Electronic Systems TRS-80 Serial I/O Board?

Eric Smith spacewar at gmail.com
Tue Jun 13 19:29:36 CDT 2017

On Tue, Jun 13, 2017 at 5:53 PM, Chuck Guzis via cctalk <
cctalk at classiccmp.org> wrote:

> The TR1602 UART, like its cousin, the AY-3-1013 used in the TVT,
> tolerates a pretty wide range of bit rate distortion.  The app note
> gives a figure of something like 49%.  And, since it's async, the game
> starts all over at the next character.

It's mathematically impossible for a normal UART [*] to handle 49% timing
error.  The cumulative timebase error by the end of a character can't be
more than one bit time, or the wrong bit will get sampled, resulting in
incorrect data, or, (if that happens on the stop bit) a possible framing
error.  For 8N1 [**], there are 10 bits in total (including start and
stop), so that's an absolute maximum timing error of 10%, but for various
reasons even 10% speed variation won't actually work in practice.  If they
meant 4.9%, that is believable, but even that won't work if the other side
is more than slightly off-speed in the other direction.  Normal spec is a
maximum timing variation of within +/-2% at each end [***], so that things
still work properly if one side is at +2% and the other is at -2%,

> Maybe DEC wasn't using the same sort of UART; I don't know.

I'm pretty sure it was a common UART.  DEC invented the electronic UART,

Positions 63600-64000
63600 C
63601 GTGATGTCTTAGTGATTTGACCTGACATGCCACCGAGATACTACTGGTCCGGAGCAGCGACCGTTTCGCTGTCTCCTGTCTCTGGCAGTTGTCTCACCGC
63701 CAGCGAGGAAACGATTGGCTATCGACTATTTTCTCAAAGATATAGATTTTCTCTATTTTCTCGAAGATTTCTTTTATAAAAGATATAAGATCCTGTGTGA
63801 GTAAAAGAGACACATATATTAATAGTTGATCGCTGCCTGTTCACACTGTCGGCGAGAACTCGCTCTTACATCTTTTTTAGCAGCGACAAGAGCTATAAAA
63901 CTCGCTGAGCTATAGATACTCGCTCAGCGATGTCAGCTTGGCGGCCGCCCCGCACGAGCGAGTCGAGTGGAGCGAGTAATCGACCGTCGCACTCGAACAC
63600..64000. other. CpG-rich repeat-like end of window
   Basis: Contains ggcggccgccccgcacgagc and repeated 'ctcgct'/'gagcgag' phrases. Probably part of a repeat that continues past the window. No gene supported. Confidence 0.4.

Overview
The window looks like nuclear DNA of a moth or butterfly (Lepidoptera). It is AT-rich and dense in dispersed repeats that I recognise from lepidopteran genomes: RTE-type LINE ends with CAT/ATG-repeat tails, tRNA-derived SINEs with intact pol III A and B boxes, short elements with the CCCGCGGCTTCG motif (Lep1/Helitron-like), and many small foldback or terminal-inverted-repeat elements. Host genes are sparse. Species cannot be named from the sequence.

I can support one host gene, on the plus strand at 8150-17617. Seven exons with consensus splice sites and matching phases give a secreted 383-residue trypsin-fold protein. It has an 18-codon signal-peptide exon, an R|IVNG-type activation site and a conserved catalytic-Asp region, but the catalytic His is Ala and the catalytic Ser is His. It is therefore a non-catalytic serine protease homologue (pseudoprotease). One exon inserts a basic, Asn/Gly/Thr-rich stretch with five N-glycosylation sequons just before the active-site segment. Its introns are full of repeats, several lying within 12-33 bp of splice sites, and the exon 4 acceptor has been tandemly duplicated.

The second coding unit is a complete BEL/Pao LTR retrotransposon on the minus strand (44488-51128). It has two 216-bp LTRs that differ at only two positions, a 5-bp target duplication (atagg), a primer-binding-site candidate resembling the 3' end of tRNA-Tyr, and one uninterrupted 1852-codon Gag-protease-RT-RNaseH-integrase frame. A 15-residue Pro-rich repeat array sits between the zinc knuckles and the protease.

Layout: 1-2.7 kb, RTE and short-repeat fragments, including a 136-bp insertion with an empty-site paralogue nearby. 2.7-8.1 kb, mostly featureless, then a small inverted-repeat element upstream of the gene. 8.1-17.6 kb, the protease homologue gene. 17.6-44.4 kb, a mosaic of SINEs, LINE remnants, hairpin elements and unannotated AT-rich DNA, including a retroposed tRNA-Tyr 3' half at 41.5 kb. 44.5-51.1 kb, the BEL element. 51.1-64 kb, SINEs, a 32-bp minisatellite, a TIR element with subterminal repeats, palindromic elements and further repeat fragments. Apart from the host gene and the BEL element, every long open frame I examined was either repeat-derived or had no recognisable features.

though it was originally two DEC System Modules, effectively a UAR and a
UAT.  They worked with Western Digital to have the first single-chip UART
developed, resulting in the TR1402A. Almost all other UARTs were designed
to be compatible with the TR1402A.


* I refer to a "normal UART" as one that oversamples the receive data
signal (typically at 16x the bit rate) to find the leading edge of the
start bit, delays 1/2 bit time, then samples the start bit and subsequent
data bits at one bit time intervals.  That is how nearly all UART chips
work, since the very first ones.  This analysis is disregarding various
"auto-baud" techniques, which are not performed by normal UARTs, and
certainly not by the TR1602 or AY-3-1013.

** Seven-level mechanical teleprinters, such as the Teletype Model 33, use
two stop bits, and may substitute parity for the 8th data bit, so they have
a total of 11 bits per character, and thus can actually tolerate slightly
less timing error than a UART configured for 8N1.

*** Various sources make different claims regarding allowable variation;
some claim only 1%, but in general 2% is workable. The ITU-T V.14 standard
for transmitting async data over synchronous modem modulation, as used in
all standard full-duplex modem protocols for 1200bps and over, specifies a
basic range of +1% to -2.5%, and an extended range of +2.3% to -2.5%.  They
specify the two ranges because the methods necessary to deal with the
extended range introduce issues that can negatively affect the operation of
some equipment. For instance, the NEC uPD7210, used in among other things
the AT&T 7300 & 3B1 "Unix PC", is unable to handle V.14 stop bit shaving.

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